It only took 50 years.
Credit: CBS via Getty Images; Zade Rosenthal

The first openly gay Star Trek characters appeared in 1991, during the fifth season of The Next Generation. At least, that’s what series creator Gene Roddenberry wanted. “Viewers will see more of shipboard life in some episodes, which will, among other things, include gay crew members in day-to-day circumstances,” Roddenberry said at the time, in a statement later recounted by his personal secretary. Tragic circumstances made that promise an empty one: Roddenberry was dead a few months later (and anyhow, his role on Next Generation was by then largely ceremonial).

The ensuing decade saw an explosion of Trek-related media, including the TV shows Deep Space Nine and Voyager, both hailed for featuring non-white-dude commanders. A 1995 episode of Deep Space Nine featured a same-sex kiss between two female characters – with the qualification that both “women” were from a symbiote-based body-skipping species that transcended ready gender definitions. (Remember: The first-ever interracial kiss on television happened because the Enterprise met some telekinetic alien Greek Gods.) Rumors hold that the 1996 feature film First Contact was supposed to feature a gay character named Lieutenant Hawk – but the film features no reference to Hawk’s sexuality, and in any case he gets redshirt-killed by the Borg.

In a 2011 interview with AfterElton, current Trek steersman J.J. Abrams said, “I’m frankly shocked that in the history of Star Trek there have never been gay characters in all the series.” By the time Abrams began production on his second Star Trek film, Trek cast member George Takei was happily married to his husband, and reboot star Zachary Quinto was speaking publicly about his sexual orientation.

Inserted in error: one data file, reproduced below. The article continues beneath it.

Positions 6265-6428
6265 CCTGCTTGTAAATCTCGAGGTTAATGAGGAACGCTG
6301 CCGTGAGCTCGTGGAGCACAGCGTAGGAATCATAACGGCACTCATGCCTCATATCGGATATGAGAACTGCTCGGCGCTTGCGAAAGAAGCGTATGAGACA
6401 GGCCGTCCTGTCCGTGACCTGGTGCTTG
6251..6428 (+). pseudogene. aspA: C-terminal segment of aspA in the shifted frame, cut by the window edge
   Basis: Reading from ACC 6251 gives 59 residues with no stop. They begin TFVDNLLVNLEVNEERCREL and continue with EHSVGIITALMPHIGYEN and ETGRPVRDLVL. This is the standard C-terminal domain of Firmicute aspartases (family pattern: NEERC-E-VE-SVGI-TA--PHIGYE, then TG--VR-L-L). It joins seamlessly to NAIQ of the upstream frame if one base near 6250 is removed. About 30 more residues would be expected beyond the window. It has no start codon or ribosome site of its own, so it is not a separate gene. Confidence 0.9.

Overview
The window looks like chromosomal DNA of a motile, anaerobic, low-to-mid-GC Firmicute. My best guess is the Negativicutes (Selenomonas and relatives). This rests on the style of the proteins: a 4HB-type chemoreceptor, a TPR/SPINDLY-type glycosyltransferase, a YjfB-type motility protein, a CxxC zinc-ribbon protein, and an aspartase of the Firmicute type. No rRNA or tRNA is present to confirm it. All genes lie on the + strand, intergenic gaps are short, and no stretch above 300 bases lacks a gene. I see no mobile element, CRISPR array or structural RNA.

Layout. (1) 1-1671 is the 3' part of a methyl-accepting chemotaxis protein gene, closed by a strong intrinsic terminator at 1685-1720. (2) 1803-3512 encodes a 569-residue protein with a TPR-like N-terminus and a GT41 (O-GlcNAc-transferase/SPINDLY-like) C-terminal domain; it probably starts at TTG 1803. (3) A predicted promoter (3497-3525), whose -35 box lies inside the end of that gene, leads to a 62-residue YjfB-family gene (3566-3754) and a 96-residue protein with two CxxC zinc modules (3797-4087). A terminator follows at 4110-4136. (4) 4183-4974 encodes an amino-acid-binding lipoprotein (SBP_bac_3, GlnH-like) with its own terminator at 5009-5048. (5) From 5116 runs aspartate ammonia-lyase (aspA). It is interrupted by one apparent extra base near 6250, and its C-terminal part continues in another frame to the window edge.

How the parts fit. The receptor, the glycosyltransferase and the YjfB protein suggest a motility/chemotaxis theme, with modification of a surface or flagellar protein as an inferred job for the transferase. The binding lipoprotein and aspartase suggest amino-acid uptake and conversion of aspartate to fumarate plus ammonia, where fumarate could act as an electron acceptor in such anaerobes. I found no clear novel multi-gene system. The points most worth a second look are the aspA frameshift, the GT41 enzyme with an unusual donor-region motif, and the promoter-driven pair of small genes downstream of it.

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And Abrams’ rebooted Star Trek films put a greater focus on characters’ personal lives. Trek ’09 dove deep into Kirk’s and Spock’s parental issues, and teased a Kirk-Uhura flirtation before revealing a Spock-Uhura romance. A certain slice of the fanbase might have complained – really, The Search for Spock and The Final Frontier only really make sense if Kirk and Spock are in love – but the personal focus seemed to promise a new frontier for Star Trek‘s portrayal of sexuality. And in fairness, Into Darkness did break new ground, insofar as “Kirk having a threesome with hairless cat-women with tails” is definitely not something that happened on television in 1969.

All this is to say: It’s been a long walk, but this year, there will be an openly gay crew member on the Enterprise bridge. According to Australia’s Herald Sun, this month’s Star Trek Beyond will casually reveal that John Cho’s Sulu is in a same-sex relationship – and that Sulu and his partner have a daughter. (Sulu’s daughter actually appeared in Generations, as the helmsman onboard the Enterprise commanded by Cameron Frye.) “I liked the approach, which was not to make a big thing out it,” Cho says, “Which is where I hope we are going as a species, to not politicize one’s personal orientations.”

In the same interview, Cho explains that the decision to reveal Sulu’s sexual orientation was an homage to Takei. Sulu actually never had any real love interest in the original series – and there’s no specific mention of a mother in Generations – so feel free to interpret this as retroactive canon. Although it’s encouraging to see that the Trek producers are apparently treating Sulu’s orientation as a no-big-deal fact of life, this is a big deal for a franchise built on utopian egalitarianism. And this is just the beginning: 2017 brings a new Star Trek series to CBS All-Access, and showrunner Bryan Fuller told Collider that the casting process has been colorblind and gender-blind. So, all in all, this is a nice way to kick off Trek‘s second 50 years.

And now, to celebrate this historic occasion and prove that some things never go out of style, here is Takei as Sulu rocking a leather jacket-cape like a boss.

Star Trek Beyond
  • Movie
  • 120 minutes